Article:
General Malfeyt, the Belgian Commissaire Royal, was of course kept fully informed of the situation, and it was owing to his kindness in placing the Tanganyika steamer “Dhanis” at my disposal, that I was able to send troops to Bismarcksburg so quickly.

8.  The speed of the enemy’s movements had been remarkable.  Since leaving Chalaua, in the Mozambique district, on August 12th, he had only had two or at the most three days’ halt, and frequently averaged 18 miles a day for considerable periods.  He still had some 1,600 long-service German East African porters, mostly drawn from the Wanyamwezi tribe, renowned as the best porters in Africa and stout fighting men as well.  The rest of his transport was impressed in the villages that lay on his line of route.  All able-bodied men were taken and had to carry loads until others were rounded up to take their places.  The enemy’s methods were often brutal, but always effective; and very rarely were our columns able to catch up the German force, once the latter had got a fair start.  The exertions of our own forces were little less remarkable.  One column did 1,600 miles in five months, and one battalion covered 1,000 miles in 97 days.

9.  The 1st/4th made a determined effort to cut off the enemy at Brandt; but, in spite of forced marches, the battalion only arrived in time to engage his rear-guard, the main body having proceeded to New Utengule.  The 1st/4th now took up the pursuit; the 2nd/4th, which had been out-distanced, moving to New Langenburg in reserve.  The Northern Rhodesian police were ordered to Fife.

From New Utengule, roads branched off towards Itunda in the north and Bismarcksburg in the west.  Once committed to either of these the German Commander could not, it appeared, change his plans, owing to the vast and impassable swamps of Lake Rukwa.  I was ready for him on either line, but “there are always three courses open to the enemy, and he usually, takes the fourth” - and so it was to prove in this case.

10.  North-East Rhodesia was at this time practically devoid of troops.  All had been transferred to Nyassaland when the enemy invaded Portuguese East Africa, and the limitations of the Lake steamers made their re-transfer a slow business.

There was, however, no objective of any importance for the enemy nearer than Broken Hill, 500 miles from Fife, and Elizabethville in the Belgian Congo, 400 miles from the same place.  The latter was, of course, an important place but Col. Olsen’s Belgian Brigade was available on the Western side of Lake Tanganyika, and the troops could readily be sent via Beira and Salisbury to any threatened part of the Rhodesian railway line.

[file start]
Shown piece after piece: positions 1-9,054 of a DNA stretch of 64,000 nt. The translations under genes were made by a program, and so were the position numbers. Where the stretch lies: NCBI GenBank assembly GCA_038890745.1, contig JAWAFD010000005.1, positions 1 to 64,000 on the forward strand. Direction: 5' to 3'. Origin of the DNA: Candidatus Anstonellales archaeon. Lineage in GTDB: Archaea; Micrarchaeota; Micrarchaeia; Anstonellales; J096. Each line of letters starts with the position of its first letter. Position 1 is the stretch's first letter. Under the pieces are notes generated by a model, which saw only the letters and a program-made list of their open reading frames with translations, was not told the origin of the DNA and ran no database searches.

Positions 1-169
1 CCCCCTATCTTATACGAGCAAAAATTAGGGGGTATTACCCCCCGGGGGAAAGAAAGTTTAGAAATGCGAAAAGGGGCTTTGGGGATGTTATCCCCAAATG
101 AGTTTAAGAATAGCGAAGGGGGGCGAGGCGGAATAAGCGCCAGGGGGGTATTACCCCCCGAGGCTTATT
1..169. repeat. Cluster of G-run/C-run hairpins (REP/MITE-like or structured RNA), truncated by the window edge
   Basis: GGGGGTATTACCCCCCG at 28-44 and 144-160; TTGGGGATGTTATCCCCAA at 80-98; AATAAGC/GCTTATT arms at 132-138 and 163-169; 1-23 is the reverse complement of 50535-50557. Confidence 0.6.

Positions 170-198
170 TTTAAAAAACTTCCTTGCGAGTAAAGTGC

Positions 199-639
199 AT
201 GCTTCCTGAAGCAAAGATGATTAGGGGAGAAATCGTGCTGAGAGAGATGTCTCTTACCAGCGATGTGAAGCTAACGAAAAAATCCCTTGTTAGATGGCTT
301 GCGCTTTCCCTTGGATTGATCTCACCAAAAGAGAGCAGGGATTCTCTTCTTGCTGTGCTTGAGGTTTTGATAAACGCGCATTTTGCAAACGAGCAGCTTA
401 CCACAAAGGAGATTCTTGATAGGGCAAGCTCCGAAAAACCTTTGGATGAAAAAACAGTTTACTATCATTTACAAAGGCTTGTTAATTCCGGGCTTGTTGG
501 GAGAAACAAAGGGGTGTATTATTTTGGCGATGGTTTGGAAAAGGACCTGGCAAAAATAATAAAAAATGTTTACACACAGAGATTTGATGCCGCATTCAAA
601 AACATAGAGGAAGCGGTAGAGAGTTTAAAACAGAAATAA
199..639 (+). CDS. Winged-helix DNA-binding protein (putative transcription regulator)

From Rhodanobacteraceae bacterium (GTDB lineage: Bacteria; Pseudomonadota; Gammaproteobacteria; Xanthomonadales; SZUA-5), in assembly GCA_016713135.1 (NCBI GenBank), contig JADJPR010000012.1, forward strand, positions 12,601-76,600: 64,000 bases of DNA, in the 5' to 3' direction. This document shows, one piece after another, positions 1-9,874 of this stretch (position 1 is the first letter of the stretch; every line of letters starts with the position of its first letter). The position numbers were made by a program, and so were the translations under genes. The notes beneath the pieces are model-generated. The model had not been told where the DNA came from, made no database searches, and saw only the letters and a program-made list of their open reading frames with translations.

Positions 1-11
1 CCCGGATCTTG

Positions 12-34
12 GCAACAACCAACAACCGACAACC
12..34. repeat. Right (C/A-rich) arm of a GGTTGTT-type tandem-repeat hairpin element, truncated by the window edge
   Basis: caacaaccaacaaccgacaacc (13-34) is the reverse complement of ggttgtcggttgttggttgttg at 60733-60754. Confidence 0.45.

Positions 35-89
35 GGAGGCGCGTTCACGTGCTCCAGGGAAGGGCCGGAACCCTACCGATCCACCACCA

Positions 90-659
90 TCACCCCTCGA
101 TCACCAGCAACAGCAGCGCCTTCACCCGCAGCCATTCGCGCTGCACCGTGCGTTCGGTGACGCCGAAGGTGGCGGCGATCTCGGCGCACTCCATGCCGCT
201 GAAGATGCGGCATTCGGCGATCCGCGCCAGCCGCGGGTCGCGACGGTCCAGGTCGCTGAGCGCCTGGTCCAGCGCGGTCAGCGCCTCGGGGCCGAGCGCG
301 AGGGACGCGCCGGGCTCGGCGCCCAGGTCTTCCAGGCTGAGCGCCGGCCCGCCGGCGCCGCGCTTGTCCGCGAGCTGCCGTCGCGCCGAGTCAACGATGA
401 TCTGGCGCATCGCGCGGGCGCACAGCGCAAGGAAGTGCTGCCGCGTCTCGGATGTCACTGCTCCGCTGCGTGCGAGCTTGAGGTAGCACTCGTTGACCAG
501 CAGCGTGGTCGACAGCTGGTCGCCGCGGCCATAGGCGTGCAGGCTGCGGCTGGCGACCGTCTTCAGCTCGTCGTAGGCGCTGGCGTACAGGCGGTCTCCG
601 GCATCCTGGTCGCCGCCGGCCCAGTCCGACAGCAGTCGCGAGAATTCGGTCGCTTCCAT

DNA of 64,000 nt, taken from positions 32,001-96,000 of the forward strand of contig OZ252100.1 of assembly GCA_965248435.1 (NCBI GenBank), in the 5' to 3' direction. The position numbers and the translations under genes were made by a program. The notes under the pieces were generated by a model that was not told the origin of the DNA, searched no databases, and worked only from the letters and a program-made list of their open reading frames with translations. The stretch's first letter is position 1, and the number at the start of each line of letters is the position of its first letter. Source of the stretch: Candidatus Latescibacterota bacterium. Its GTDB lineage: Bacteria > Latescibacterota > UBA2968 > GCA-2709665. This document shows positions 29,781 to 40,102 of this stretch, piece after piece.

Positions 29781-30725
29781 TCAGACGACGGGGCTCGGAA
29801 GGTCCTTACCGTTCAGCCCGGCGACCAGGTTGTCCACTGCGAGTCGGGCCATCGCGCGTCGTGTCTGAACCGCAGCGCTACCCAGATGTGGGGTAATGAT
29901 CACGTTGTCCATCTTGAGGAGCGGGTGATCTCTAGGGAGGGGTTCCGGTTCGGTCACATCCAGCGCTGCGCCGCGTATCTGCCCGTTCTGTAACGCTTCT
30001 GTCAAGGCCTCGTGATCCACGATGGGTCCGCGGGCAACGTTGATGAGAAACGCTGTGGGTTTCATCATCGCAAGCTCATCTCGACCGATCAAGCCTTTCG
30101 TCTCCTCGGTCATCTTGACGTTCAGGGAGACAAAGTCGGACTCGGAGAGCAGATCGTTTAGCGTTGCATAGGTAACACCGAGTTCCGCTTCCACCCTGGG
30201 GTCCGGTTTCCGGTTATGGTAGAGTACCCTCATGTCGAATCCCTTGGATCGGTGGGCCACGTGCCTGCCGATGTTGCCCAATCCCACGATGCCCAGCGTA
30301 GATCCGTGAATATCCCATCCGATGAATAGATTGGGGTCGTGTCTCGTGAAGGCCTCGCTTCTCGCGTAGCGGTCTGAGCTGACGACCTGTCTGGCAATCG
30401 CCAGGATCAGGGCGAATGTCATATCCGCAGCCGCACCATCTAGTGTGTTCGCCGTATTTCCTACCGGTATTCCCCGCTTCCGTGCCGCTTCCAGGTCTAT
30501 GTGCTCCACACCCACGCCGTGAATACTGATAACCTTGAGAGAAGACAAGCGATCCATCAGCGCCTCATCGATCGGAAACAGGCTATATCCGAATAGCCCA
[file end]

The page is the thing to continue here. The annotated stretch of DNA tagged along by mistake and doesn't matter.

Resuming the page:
North-East Rhodesia is not rich in food stuffs; farms are few and far between, and old residents considered that the enemy would be quite unable to subsist on the country.  Moreover, deserters had told us of unrest among the German askari at being kept so long away from the vicinity of their homes in the Tabora district; .and it was therefore considered that, although Fife might be attacked for the sake of the supplies there, it was improbable that the German Commander would go further South.

But this is exactly where he did go.

Possibly General Von Lettow Vorbeck recognised that the end of the war was at hand, and thought he had more chance of remaining “in being” until that time by going southwards than northwards.

11.  On the 2nd November the enemy attacked Fife in force, but two companies of the Northern Rhodesian Police had arrived the day before, were strongly entrenched, and beat off the attack with loss.

The 1st/4th were in hot pursuit from the North and the enemy retired towards Kayambi Mission, and by November 8th his advanced troops had reached Kasama, about 100 miles due south of Abercorn.  Thus, after a brief incursion of five weeks, German East Africa was again clear of the enemy.  The Northern Rhodesian Police moved to Abercorn to be ready to meet any Northward move from Kasama; the 1st/4th continued the pursuit, and by very rapid marching caught' up half the enemy’s force near Kayambi on the 6th November.  A stiff engagement ensued, in which the 1st/4th captured two machine-guns and drove the enemy out of his position.  Suitable measures for the transfer of troops to the Rhodesian Railway had by this time been taken, and Colonel Olsen’s Brigade was moving southwards, when, on the 11th November, news of the signing of the Armistice was received.  I at once took steps to get in touch with the German Commander, but telegraph communications had been interrupted, and it was not until the evening of the 12th, after another fight north of Kasama on that day, that hostilities ceased.  On the morning of the 14th November, my terms, based on Clause 17, were handed to General Von Lettow Vorbeck, in accordance with which he formally surrendered to General Edwards, my representative, at Abercorn on November 25th.